Gerry Harvey slams vested interests pushing for asset sales as retailer's profits up 36%
Billionaire Gerry Harvey has pushed back against market calls for him to spin off Harvey Norman's extensive property assets, valued at $2.3 billion, arguing he would not listen to merchant bankers, real estate agents and other spruikers who had a deep vested interest in carving up the retailer's properties.
Unveiling half-year results yesterday, which showed a 36 per cent rise in net profit to $111.42 million, the Harvey Norman chairman also said the change in government had yet to deliver a much-needed boost to consumer confidence.
''I think most business people in Australia are very happy there was a change of government, but in terms of 'has that transferred into increased business for retailers?' - there is no evidence of that,'' he said.
''When you talk to business people, I think they exhibited a degree of business confidence when the election took place. But that hasn't gained and it may have even decreased since the election.''
But the ''wealth effect'' from rising house prices and a strong uptick in new housing starts has helped drive better returns for Harvey Norman for the first half of fiscal 2014.
Before-tax profit was $159.64 million, up 60.4 per cent, but this included a net property devaluation of $8.61 million against a $44.97 million charge last year. Excluding property revaluations, profit was up 3.6 per cent to $117.45 million.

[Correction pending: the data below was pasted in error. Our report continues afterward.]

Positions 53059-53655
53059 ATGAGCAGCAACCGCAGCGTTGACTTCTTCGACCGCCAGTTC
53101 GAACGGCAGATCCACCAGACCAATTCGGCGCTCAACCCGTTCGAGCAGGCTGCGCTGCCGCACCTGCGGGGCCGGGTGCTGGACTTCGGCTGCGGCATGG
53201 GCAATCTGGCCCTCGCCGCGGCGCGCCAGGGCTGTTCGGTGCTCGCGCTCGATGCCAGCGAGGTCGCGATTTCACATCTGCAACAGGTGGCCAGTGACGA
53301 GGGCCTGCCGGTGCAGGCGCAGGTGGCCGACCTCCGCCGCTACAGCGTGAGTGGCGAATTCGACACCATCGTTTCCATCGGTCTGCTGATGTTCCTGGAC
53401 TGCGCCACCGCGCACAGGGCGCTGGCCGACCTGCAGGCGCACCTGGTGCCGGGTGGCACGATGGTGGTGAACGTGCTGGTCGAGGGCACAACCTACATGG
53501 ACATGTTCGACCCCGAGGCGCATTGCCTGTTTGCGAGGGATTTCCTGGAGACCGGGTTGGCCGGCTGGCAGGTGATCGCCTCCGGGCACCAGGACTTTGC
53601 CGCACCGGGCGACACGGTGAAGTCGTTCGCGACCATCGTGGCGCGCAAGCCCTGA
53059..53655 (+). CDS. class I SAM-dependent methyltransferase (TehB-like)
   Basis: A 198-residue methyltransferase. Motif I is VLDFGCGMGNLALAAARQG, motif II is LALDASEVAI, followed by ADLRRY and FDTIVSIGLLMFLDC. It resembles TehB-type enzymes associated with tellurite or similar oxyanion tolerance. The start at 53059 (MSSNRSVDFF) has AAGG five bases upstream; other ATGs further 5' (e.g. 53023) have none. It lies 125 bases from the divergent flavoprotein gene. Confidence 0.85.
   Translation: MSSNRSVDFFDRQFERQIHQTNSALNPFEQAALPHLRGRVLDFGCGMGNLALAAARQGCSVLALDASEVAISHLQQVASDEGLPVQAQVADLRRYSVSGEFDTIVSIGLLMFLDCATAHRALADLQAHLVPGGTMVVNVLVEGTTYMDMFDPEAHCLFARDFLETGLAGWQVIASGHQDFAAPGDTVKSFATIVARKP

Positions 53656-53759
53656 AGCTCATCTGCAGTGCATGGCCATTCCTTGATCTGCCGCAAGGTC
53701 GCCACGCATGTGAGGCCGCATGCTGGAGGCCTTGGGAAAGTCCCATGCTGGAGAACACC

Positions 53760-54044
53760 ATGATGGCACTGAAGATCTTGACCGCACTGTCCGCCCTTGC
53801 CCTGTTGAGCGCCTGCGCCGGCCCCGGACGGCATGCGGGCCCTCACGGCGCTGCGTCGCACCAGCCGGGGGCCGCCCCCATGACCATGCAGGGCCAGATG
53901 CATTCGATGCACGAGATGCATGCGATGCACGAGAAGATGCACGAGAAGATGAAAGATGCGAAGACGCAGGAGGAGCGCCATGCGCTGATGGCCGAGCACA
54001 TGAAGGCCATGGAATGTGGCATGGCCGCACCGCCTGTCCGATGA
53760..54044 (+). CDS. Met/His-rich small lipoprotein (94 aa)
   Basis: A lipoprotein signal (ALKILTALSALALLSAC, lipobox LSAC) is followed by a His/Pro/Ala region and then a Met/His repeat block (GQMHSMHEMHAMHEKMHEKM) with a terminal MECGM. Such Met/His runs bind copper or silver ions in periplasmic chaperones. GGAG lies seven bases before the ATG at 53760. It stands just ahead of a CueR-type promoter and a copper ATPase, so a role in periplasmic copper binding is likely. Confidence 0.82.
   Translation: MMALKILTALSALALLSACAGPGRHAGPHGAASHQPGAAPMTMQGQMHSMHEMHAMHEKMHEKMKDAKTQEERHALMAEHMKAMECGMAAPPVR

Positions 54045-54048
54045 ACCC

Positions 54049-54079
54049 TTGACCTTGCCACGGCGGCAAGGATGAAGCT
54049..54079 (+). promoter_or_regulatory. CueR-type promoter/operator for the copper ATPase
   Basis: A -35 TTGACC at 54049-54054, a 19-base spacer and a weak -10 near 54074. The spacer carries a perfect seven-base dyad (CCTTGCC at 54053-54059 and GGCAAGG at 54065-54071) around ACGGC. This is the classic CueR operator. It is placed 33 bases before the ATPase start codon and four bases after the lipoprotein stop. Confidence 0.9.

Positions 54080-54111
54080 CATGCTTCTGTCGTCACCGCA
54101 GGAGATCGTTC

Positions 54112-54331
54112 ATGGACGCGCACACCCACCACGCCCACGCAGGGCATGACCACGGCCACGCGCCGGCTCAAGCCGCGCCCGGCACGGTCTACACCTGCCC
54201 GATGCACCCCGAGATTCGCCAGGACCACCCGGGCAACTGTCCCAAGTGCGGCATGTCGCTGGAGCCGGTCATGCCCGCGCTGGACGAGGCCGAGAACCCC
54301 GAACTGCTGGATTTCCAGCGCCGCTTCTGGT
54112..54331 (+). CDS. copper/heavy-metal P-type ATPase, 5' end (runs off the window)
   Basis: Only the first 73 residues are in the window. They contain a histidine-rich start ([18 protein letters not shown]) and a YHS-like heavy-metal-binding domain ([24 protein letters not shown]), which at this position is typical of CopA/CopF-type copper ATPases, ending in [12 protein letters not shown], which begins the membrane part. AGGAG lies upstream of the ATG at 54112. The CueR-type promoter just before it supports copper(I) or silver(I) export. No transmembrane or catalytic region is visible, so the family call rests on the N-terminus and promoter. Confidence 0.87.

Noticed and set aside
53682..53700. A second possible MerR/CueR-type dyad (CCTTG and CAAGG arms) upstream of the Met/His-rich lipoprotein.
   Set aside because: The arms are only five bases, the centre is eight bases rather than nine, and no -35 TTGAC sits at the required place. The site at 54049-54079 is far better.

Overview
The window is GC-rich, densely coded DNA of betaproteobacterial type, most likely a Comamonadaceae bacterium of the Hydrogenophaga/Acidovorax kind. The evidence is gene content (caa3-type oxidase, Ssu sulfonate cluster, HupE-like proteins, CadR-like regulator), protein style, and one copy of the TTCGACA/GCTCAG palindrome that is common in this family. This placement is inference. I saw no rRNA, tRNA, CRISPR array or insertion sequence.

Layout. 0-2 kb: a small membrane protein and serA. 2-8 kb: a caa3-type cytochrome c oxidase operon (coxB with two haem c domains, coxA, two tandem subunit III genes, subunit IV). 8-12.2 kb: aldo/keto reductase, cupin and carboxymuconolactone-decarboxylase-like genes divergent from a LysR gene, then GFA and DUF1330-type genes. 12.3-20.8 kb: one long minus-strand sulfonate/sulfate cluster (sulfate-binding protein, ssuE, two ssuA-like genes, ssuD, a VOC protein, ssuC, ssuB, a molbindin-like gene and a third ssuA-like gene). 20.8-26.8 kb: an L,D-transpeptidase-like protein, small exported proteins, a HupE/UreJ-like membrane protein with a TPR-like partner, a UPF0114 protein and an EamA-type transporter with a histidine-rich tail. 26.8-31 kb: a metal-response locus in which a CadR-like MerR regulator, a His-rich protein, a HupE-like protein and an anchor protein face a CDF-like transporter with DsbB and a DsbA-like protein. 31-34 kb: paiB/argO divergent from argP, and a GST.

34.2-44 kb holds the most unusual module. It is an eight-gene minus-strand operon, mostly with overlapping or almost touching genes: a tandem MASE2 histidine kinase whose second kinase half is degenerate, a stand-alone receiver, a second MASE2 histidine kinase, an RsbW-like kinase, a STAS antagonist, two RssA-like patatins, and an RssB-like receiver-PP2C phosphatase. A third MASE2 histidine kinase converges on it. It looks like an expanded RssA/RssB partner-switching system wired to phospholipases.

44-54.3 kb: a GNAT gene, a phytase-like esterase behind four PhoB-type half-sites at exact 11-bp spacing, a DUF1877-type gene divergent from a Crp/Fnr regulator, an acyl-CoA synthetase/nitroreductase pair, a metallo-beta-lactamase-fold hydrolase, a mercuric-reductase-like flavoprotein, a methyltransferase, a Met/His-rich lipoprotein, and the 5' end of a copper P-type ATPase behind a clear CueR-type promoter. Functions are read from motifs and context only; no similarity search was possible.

Revenue for the half rose 3.6 per cent to $2.99 billion as comparable store sales growth was 4.9 per cent better.
Harvey Norman's property is now valued at just under $2.3 billion, against a market capitalisation for the whole company of $3.4 billion. Following the GFC and a tumble in the share price, the retailer was effectively valued at zero for a time, fuelling calls for its property to be spun off to retrieve lost value.
But Mr Harvey confirmed he wouldn't budge on the issue.
''No, what for, stupid thing to do!
''We have lots of people talk to us regularly about selling our property. But the people that want us to do that, they … are going to make fees out of us. Property managers would make money out of it, analysts would like us to do it because it would add a dollar to the share price, then they can sell their shares and make an extra dollar - so all the reasons people want to do it are vested, vested interests.''